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Senior Advisor

Hog killing weather

When I was a boy and we raised lots of hogs, we used to refer to this kind of heat as "hog killing weather". Not because that is when we butchered but because the heat would result in deaths. We used to build sunshades and get hoses and water wagons out to sprinkle the hogs down.
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10 Replies
Senior Contributor

Re: Hog killing weather

This weather is not good for man, beast or machine. Cattle deaths have been high with the high nighttime temperatures. With confinement, hogs have plenty of shade, wind, and water. As long as the blackouts don't start rolling. Smiley Sad

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Veteran Advisor

Re: Hog killing weather

I remember (maybe not so fondly) getting out the hose to 'refill the waller' when the breeding sows would get hot.  If you didn't get up EARLY to start filling it, and the sows were getting hot when the water started flowing, some pretty nasty fights would ensue as 20 sows would fight for the first bit of mud.

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Honored Advisor

Re: Hog killing weather

Well, here in NC, with it over a hundred again, we have 72 fans running 24/7, and plan on having to pay for some diesel fuel to pump our lagoons of quite a bit of water the pigs are playing in, to stay cool these days. 

 

We keep a backup generator fueled and tested weekly, alarm systesm with thermalarms on every house, also tested on a weekly maintenance schedule.  

 

I have gotten two calls today, from the pigs, saying it is hot at their house.  Mike makes a round of the farm to check and be sure it is just the alarms pegging in the houses, and not a vent or power loss in any of them, with every call, and hourly in the heat of the day, regardless of a call or not.   

 

Livehauls have to keep moving, until they can back up to any chute.  One load due here yesterday had to roll around the neighborhood for almost two hours, due to a snafu in their scheduling, and a resultant biosecurity issue. 

 

Hard on hogs AND humans.  We do the best we can, and I think pigs are safer in hot weather here than are humans in most places.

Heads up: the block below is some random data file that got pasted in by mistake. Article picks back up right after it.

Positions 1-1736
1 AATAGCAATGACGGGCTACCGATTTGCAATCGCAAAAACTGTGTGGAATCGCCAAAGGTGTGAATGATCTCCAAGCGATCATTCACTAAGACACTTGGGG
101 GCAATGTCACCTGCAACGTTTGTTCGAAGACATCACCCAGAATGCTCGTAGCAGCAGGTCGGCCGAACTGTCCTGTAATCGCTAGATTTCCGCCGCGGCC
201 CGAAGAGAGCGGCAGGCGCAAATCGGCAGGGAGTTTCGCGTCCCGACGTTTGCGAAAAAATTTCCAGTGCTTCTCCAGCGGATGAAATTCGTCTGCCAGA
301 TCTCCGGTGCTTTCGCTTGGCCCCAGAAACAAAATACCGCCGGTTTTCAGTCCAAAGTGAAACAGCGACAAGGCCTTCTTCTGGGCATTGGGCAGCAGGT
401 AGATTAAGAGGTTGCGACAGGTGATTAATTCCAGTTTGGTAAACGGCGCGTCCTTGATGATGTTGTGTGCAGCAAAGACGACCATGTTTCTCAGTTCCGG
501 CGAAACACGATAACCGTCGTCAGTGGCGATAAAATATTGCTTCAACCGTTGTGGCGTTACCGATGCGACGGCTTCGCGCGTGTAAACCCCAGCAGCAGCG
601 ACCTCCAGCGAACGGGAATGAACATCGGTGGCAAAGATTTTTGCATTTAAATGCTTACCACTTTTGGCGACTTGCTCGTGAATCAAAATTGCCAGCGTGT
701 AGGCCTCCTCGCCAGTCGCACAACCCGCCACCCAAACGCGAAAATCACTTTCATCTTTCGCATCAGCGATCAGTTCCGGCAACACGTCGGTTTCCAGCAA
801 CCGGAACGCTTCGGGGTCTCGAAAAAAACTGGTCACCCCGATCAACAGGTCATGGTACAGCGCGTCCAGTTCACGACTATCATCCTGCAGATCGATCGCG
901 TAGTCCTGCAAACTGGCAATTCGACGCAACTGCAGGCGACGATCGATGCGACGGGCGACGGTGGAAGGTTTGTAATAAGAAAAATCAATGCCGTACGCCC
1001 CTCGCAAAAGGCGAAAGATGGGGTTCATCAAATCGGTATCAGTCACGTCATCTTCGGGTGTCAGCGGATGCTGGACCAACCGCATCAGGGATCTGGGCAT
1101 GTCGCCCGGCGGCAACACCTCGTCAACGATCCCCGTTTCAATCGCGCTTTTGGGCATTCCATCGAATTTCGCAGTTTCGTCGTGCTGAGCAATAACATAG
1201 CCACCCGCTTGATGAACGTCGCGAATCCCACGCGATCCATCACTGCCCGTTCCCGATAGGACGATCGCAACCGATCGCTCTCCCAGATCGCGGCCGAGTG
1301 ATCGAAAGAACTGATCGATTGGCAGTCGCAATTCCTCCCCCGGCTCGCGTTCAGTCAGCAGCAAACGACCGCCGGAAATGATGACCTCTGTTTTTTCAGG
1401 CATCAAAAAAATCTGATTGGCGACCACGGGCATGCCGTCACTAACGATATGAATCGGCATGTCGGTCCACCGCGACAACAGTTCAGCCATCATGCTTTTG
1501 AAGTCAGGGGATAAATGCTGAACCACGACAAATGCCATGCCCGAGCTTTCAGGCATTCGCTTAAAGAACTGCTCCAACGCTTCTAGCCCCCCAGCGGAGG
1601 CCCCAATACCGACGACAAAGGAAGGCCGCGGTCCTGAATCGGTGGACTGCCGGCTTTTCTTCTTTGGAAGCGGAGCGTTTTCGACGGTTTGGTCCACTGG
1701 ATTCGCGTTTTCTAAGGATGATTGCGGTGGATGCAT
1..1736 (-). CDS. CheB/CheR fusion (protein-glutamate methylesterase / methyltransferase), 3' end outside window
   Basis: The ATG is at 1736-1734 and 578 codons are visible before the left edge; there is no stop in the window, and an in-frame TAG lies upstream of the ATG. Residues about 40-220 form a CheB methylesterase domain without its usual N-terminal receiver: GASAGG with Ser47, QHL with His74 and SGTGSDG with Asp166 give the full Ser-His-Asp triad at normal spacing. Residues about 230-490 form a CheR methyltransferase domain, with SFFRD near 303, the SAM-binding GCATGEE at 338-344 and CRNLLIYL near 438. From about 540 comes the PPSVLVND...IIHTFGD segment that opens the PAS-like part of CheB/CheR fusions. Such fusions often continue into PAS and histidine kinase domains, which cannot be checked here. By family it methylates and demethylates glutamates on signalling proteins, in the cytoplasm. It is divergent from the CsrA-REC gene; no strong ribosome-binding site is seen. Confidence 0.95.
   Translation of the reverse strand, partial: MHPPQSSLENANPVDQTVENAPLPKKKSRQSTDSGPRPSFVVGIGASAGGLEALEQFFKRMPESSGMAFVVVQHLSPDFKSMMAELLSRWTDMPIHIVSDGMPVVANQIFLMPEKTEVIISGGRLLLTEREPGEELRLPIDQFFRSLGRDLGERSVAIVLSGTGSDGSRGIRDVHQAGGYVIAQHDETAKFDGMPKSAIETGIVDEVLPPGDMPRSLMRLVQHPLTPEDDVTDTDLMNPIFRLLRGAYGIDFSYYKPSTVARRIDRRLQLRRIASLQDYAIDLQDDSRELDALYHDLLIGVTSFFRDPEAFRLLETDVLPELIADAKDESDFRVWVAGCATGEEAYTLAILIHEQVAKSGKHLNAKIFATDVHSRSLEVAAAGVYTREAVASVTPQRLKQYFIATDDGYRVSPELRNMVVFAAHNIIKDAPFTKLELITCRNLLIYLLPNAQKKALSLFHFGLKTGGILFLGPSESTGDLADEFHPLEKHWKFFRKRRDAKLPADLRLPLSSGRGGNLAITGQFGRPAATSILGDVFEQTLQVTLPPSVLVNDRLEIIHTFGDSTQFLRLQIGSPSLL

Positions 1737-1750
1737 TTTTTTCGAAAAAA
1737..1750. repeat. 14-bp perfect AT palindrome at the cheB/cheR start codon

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Veteran Advisor

Re: Hog killing weather

Out here, we can park the truck/trailers as long as we wet the hogs down.  Those of us who would haul hogs with a trailer behind a pickup would just wet them with a hose through the slots in the sides, but some of the semi drivers would have hookups to attatch a hose to fogger nozzles in the pot.  One trucker I know had dual 200 gallon fuel tanks on his truck.  He turned one into a water tank, added a pump, and pumps his own water to fog the hogs down when he has to wait in line.

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Honored Advisor

Re: Hog killing weather

Spoiler
 

Weaned pigs cannot withstand wetting down, you may as well just invite pneumonia to kill them all. 

Our buildings, being nurseries, do not have foggers and timers, or even drip emitters, as we did with top hogs and sows in our own smaller operation years ago. 

 

I am sure that the pigs in our buildings were cooler than any happening to be outdoors in NC this week.  My husband does an excellent job of monitoring animal welfare compliance here.

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Advisor

Re: Hog killing weather

Kay, I'm not versed in much of the intricasies of confinement hog husbandry...but I think I remember a system installed in a greenhouse I walked through one time that had a fiber mat with water seeping into it that had fans blowing through it to create a type of "evaporative" cooler. I believe in the Southwest they use types of evaporative cooling too. Is there potential to use such things in confinement buildings? Maybe they would save pumping the water out,...or do you think the humidity involved would be detrimental to herd health? (Sorry, I don't get on the Hog Talk section very often...but like to know about what's going on every now and then).

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Veteran Advisor

Re: Hog killing weather

Granted I don't know the weather where you are at, but in Nebraska, I can't say we ever had a weaned pig under 80 pounds or so ever overheat, as long as they had water.

From 70 pounds or so, up to 100 pounds or so, we had good luck just having a trickle of water going along the floor.  They could lay their bellies down in it to stay cool, but didn't get fully 'wet'.

Above 100#, we had fogger nozzles on a timer.  If it got hot enough to need to turn them on, they shut off themselves in 4 or 6 hours, depending on setting.

Honestly, weaning pigs in hot weather was worse on the sows, and us, than the new weaned pigs.

However, here in Nebraska, the nights usually aren't as hot as in the South, and the concrete in the buildings would cool down, and by the time it got really hot, it was evening.

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Senior Contributor

Re: Hog killing weather

Evaporative coolers work best where the outside air is dry, such as in the Southwest and West. When the humidity gets high, the extra water in the air doesn't do that much good. Humid places tend to use fans and alternating misters, foggers and drippers more to cool their pigs.

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Senior Contributor

Re: Hog killing weather

They are quite common in broilers in the south, correct?

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